How does social power affect the way potential sex partners are perceived?

University of South Carolina
Columbia, South Carolina
DOI: 10.18258/9254
Raised of $4,400 Goal
Funded on 2/10/19
Successfully Funded
  • $4,400
  • 100%
  • Funded
    on 2/10/19

About This Project

This project examines how social power affects our perceptions of potential sex partners. The goal is to determine whether a heightened sense of power impacts sexual attraction and if high/low power causes individuals to be more/less likely to believe others are interested in having sex with them. I also ask whether the effects of power differ for females and males and if relationship status (single/partnered) impacts our perceptions of potential sex partners.

Ask the Scientists

Join The Discussion

What is the context of this research?

Existing research confirms that our perceptions of situations and people can be shaped by our sense of power (1,2,3). Also, having power in one context can color perceptions in other areas of life (4,5). An elevated sense of power has been associated with being focused on rewards (6), seeing others in utilitarian terms (7), and can cause individuals to be more assertive (8). The effects of power on perceptions specifically related to sex is an under researched area. In Study 1 of this project, research subjects will be primed to experience a sense of high or low power and will rate the attractiveness of facial images to determine whether power impacts perceived attractiveness. In Study 2, subjects will rate whether a hypothetical person is interested in having sex with them.

What is the significance of this project?

This project will test whether an elevated sense of power makes people more prone to think others are interested in them sexually and how power impacts attraction to potential sex partners. Particularly in light of self-reported differences in personal sense of power by gender, knowing the effects of social power on sex-related perceptions will help to better understand different sexual behaviors and preferences of men and women, as well as more problematic issues such as workplace sexual harassment and unwanted sexual advance in other contexts. Improving our understanding in these areas is especially important in light of research findings demonstrating a tendency among males to misinterpret the sexual intentions of others (14,15).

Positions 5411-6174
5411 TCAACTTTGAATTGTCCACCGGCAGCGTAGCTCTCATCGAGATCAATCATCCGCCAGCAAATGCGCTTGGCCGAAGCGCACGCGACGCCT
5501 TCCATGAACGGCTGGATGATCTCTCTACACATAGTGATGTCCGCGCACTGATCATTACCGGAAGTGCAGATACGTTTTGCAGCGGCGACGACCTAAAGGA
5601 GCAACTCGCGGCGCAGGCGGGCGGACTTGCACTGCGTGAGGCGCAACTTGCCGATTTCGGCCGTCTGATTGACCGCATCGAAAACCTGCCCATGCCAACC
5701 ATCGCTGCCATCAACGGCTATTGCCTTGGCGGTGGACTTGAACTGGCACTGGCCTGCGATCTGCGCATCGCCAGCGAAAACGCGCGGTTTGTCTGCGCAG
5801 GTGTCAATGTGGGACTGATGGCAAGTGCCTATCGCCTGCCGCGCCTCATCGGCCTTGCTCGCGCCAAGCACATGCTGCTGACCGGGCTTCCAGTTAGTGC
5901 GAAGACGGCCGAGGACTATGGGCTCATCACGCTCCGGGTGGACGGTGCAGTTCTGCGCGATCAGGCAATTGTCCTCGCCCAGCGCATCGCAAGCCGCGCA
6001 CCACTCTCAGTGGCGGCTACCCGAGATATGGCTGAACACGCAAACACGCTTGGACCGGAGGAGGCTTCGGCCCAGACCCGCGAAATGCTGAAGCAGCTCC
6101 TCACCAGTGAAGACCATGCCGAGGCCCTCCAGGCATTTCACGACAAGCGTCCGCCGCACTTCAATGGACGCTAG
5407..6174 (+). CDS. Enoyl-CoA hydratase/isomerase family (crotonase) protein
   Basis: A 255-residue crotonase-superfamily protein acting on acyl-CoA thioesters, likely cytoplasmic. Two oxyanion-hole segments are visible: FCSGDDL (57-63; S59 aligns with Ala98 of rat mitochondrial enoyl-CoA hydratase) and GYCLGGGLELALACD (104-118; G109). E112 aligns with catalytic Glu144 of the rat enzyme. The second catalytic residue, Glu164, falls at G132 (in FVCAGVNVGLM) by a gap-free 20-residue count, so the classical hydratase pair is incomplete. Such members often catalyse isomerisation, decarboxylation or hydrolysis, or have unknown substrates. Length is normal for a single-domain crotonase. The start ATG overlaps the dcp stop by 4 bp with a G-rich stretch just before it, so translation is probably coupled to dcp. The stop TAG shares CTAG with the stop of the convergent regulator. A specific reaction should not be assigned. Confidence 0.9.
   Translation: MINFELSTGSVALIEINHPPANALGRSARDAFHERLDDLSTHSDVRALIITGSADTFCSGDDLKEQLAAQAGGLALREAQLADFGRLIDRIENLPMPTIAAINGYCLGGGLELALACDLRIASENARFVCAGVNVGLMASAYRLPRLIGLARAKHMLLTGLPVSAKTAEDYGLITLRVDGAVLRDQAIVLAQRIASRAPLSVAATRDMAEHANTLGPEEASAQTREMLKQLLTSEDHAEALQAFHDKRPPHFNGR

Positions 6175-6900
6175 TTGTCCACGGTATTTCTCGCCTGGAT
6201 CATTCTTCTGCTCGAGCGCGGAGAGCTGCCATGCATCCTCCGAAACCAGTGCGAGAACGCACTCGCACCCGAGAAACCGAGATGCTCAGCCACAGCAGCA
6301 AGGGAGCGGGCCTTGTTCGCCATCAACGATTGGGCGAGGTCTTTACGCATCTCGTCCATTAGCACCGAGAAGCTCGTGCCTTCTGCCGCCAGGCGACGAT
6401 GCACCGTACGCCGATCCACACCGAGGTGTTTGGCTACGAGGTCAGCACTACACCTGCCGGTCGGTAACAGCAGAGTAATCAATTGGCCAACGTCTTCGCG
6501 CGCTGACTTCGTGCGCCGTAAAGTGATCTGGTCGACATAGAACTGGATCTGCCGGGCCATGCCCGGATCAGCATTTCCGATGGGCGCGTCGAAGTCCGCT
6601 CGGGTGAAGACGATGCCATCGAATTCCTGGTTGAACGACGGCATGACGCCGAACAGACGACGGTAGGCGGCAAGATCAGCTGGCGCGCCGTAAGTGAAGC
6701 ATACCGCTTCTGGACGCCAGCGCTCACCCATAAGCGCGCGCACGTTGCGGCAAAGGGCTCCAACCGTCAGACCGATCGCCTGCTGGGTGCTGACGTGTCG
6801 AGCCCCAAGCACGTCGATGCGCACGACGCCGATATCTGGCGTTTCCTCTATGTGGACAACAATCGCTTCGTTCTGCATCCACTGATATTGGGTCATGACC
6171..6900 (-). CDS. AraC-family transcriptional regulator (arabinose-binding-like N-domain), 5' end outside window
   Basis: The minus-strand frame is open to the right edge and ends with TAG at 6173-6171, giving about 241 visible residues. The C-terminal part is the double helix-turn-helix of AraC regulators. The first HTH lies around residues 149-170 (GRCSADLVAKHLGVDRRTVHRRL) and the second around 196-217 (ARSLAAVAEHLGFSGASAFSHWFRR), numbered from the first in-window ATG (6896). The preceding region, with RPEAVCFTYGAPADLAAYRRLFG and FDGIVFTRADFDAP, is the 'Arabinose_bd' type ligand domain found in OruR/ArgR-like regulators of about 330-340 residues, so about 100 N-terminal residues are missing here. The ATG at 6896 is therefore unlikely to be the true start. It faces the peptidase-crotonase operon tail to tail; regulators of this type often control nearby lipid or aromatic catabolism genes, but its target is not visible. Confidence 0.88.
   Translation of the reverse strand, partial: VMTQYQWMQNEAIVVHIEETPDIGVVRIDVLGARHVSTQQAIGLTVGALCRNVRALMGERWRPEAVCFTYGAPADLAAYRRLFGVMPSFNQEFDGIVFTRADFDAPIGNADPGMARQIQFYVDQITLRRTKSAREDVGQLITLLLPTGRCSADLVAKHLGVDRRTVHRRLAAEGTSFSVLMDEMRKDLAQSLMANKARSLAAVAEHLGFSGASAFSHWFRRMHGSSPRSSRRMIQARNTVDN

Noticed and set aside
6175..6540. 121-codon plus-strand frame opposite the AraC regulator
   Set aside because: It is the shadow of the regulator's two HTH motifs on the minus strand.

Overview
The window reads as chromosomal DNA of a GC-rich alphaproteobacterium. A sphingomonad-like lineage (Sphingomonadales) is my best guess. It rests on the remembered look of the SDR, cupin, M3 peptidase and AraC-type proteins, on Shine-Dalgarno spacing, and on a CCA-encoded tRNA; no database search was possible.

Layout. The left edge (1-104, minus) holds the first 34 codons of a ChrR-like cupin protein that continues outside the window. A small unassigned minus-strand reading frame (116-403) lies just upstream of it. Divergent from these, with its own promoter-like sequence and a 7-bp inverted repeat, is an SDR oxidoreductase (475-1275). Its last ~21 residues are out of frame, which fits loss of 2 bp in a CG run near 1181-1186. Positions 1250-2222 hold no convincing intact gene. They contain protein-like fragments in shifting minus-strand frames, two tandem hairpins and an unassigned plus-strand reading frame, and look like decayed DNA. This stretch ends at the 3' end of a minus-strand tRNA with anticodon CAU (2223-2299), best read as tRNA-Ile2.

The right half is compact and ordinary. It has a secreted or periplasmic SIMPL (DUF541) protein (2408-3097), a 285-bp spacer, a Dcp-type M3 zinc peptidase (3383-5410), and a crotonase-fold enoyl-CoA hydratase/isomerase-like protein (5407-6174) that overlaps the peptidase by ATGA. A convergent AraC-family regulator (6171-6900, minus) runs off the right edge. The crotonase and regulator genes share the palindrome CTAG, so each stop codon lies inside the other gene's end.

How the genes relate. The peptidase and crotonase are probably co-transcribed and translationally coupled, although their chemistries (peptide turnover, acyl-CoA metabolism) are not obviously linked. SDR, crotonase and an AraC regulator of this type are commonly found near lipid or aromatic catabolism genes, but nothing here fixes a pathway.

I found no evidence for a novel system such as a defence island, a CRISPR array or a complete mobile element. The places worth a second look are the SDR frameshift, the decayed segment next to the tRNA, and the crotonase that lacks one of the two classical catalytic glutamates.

What are the goals of the project?

This project aims to improve our understanding of the impacts of power on perceptions of potential sex partners. This will be accomplished by experimentally examining the effects of power on the way people rate the attractiveness of potential partners (Study 1) and whether or not they believe potential partners are interested in having sex with them (Study 2). In both studies, a semantic priming procedure (7) will be utilized to induce an elevated or lowered sense of power in research participants, with participants randomly assigned to a low, neutral, or high power condition. Study 1 participants will complete a facial attractiveness rating task. Study 2 participants will complete the Sexual Intent Scale (9).


Please wait...

The project budget includes three items. The first is a subscription fee ($300) for data collection software and secure web survey deployment service.